In Excel 2010: Pivot Tables in Depth, author Curt Frye provides comprehensive, hands-on tutorials on Excel PivotTables, including more advanced techniques such as using macros and the new PowerPivot add-in. The course shows how to connect and consolidate data sources to power PivotTables, sort and filter records, display data in a PivotChart, print tables and charts, and also introduces the DAX language for performing advanced summaries in PowerPivot. Exercise files are included with the course.

Topics include:
  • Formatting data for use in a PivotTable
  • Connecting to an external data source
  • Refreshing a data source
  • Adding, removing, and positioning subtotals and grand totals
  • Creating a calculated field
  • Grouping PivotTable fields
  • Clearing and reapplying PivotTable filters
  • Applying field styles
  • Formatting cells
  • Creating a PivotChart
  • Printing PivotTables and PivotCharts
  • Creating relationships between tables in a PowerPivot model
  • Using the DAX language for advanced summaries in PowerPivot
Subjects:
Business Spreadsheets
Software:
Excel Office
Author:
Curt Frye

Introducing PivotTables

Before I get into the details of how to create and manipulate PivotTables, I would like to demonstrate a few of the ways a PivotTable helps you analyze your worksheet data. When you look at your PivotTable, it looks a lot like a regular worksheet with rows and columns of data, labels, subtotals, and grand totals. The difference is that a PivotTable allows you to rearrange your data dynamically within the worksheet. If you click a cell inside of a PivotTable, then you will see that Excel displays the Options and Design tabs on the Ribbon.

These contextual tabs allow you to manipulate your PivotTable either by changing a style, which you can do on the Design tab, or on the Options tab refreshing its data, changing its data source, and so on. What's really exciting about PivotTables is that you can change the structure of your data to emphasize different aspects of that data. PivotTables are divided into several different areas. First, you have the PivotTable Field List which allows you to manipulate the PivotTable and within the field list, you have the number of fields which are data types that you can use.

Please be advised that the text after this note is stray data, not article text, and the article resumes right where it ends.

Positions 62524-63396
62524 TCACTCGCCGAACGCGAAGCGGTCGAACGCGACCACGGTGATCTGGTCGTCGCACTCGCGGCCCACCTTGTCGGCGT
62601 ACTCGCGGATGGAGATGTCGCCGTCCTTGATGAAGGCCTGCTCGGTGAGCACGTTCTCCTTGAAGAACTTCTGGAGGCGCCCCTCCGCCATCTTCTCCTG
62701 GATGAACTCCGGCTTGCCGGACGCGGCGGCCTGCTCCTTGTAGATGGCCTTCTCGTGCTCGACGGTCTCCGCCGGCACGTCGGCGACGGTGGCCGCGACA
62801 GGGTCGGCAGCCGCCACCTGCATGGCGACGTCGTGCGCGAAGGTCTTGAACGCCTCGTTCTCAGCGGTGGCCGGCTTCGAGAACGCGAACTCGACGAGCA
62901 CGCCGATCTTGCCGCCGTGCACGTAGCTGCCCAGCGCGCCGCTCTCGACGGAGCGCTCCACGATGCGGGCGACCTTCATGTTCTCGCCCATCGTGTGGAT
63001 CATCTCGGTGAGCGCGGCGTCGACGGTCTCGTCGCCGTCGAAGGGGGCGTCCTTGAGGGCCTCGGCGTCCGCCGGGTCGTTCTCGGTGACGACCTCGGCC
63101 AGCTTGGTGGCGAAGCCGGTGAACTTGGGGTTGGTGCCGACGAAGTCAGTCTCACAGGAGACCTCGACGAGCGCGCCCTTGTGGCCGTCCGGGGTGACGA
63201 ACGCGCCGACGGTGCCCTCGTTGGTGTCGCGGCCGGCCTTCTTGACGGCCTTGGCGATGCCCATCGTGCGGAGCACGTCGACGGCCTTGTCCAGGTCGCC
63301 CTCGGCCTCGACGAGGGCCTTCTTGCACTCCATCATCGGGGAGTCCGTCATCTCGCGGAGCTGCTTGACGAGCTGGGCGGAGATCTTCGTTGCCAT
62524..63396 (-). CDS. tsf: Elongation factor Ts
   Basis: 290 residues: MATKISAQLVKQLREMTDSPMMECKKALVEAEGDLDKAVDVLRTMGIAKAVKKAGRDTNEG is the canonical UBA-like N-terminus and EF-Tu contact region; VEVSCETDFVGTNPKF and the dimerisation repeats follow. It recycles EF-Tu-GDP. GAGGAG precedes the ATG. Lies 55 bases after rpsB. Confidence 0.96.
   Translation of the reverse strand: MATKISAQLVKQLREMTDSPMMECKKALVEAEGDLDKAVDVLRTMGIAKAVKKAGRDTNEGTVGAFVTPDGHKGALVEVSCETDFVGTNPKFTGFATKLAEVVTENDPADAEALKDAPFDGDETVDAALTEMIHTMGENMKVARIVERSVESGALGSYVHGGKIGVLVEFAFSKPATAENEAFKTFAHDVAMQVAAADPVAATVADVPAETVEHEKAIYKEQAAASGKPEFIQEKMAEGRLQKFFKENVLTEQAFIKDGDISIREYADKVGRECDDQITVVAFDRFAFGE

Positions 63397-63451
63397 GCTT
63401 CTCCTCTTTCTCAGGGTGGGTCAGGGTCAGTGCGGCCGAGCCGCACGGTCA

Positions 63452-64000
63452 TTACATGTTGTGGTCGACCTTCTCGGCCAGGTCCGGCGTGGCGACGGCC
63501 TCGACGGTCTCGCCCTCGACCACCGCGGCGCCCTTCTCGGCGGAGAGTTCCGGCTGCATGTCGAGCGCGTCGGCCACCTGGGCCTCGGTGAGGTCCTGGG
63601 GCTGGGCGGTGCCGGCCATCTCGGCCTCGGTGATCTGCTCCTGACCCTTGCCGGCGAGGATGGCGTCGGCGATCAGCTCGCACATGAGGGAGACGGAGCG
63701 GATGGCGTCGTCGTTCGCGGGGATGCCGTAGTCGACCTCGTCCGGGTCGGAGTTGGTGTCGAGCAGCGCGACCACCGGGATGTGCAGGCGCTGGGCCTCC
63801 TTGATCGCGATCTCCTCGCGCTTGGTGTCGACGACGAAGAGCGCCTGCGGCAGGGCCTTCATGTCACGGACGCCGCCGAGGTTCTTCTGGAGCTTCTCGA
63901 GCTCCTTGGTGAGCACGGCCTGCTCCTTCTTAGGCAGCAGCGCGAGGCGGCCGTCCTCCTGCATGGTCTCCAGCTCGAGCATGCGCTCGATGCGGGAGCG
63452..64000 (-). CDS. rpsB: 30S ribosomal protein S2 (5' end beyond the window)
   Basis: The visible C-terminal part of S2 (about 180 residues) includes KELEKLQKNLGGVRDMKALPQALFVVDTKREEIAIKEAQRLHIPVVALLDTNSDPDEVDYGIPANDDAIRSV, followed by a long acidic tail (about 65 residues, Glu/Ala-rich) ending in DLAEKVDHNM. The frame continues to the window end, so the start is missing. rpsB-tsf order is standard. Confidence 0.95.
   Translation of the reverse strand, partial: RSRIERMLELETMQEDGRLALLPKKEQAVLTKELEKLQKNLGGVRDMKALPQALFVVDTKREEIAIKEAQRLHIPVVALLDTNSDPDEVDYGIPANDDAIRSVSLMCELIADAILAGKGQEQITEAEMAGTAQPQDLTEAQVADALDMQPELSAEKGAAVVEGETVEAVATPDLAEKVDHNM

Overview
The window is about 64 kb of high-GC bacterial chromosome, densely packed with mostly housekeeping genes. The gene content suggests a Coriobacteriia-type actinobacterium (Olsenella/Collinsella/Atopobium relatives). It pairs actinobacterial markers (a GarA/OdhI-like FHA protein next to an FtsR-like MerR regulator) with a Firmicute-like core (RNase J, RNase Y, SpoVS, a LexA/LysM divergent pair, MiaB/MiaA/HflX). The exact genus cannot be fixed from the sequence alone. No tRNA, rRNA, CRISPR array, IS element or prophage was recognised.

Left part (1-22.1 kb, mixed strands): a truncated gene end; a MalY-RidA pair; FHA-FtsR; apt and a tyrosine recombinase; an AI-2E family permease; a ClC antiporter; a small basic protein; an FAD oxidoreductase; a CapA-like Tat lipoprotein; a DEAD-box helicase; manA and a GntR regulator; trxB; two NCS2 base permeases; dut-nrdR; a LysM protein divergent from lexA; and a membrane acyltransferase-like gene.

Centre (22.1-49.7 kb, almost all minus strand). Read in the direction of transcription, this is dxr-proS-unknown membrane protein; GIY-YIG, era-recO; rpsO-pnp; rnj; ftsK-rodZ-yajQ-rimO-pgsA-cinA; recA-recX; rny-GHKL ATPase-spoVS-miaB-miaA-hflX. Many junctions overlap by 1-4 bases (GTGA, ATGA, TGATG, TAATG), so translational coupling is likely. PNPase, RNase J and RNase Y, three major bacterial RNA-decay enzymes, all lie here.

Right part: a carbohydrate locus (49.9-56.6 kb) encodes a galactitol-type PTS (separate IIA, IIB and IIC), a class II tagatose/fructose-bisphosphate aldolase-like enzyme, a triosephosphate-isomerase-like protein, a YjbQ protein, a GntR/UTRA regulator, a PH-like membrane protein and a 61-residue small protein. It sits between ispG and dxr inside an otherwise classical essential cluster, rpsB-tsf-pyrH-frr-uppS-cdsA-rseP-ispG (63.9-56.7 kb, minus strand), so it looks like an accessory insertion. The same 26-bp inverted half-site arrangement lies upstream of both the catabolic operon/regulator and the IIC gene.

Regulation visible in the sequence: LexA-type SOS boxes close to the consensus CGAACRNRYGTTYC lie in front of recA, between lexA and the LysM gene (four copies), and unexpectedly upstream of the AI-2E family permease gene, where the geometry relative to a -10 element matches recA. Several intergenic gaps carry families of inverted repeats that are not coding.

So you have the Year in this case, the Quarter, which is not displayed, Month, Company name and Revenue. And you can see those fields reflected in the body of the report. You change the arrangement of the fields within your PivotTable using the field area, which is down here at the bottom of the PivotTable Field List task pane. Say for example, you can have your Company data as the column labels and you can see that reflected here, in the body of the PivotTable with FirmA and FirmB. Then the row labels would be the year, in this case 2009, and then the month, starting with January and going down through December.

If you want to change the PivotTable's layout, you can do that by dragging a field name from one area to another. So for example, let's say that you wanted to lay out your data so that it was Company, Year, and Month and each of the Company, Year, and Month labels were in the row area. To make that pivot, you would drag the Company field name to the top of the Row Labels area and then when you release the mouse button the PivotTable updates the data to reflect your new organization. So now, we have all the results for FirmA in 2009 by month and then below the year 2009 we go to 2010 and again by Month, and lower down in the PivotTable you'll see the same result for FirmB.

So I will scroll down using my mouse wheel and below the grand total for FirmA you see the same data for FirmB. You can also filter the data in your PivotTable to focus your analysis. So let's say, for example, as I scroll back up to the top that I wanted only to display the data for FirmB. To create a filter, I can into the PivotTable Field List and then click the Company fields down arrow and then create the filter. In this case, I only want to show the data for FirmB, so I will clear the check box next to FirmA, and then click OK.

When I do, Excel updates the PivotTable so that only the data for FirmB is displayed. If I want to clear that filter, then I can go to the PivotTable Field List, click the Company fields bar, and then click Clear Filter From "Company". When I do, Excel restores the data. You can also change the look of your PivotTable. You can do that by adding or changing a style. So for example, if I click the Design tab I can select any one of the available PivotTable styles.

So if I click the more button in the gallery then, I can click any of the available styles and I will go down and I'll click one that's a bit darker for contrast. I hope his brief demonstration has given you a feel for PivotTables capabilities. In the remaining movies in this course are going to much more detail on how to create and manipulate PivotTables and the data they contain.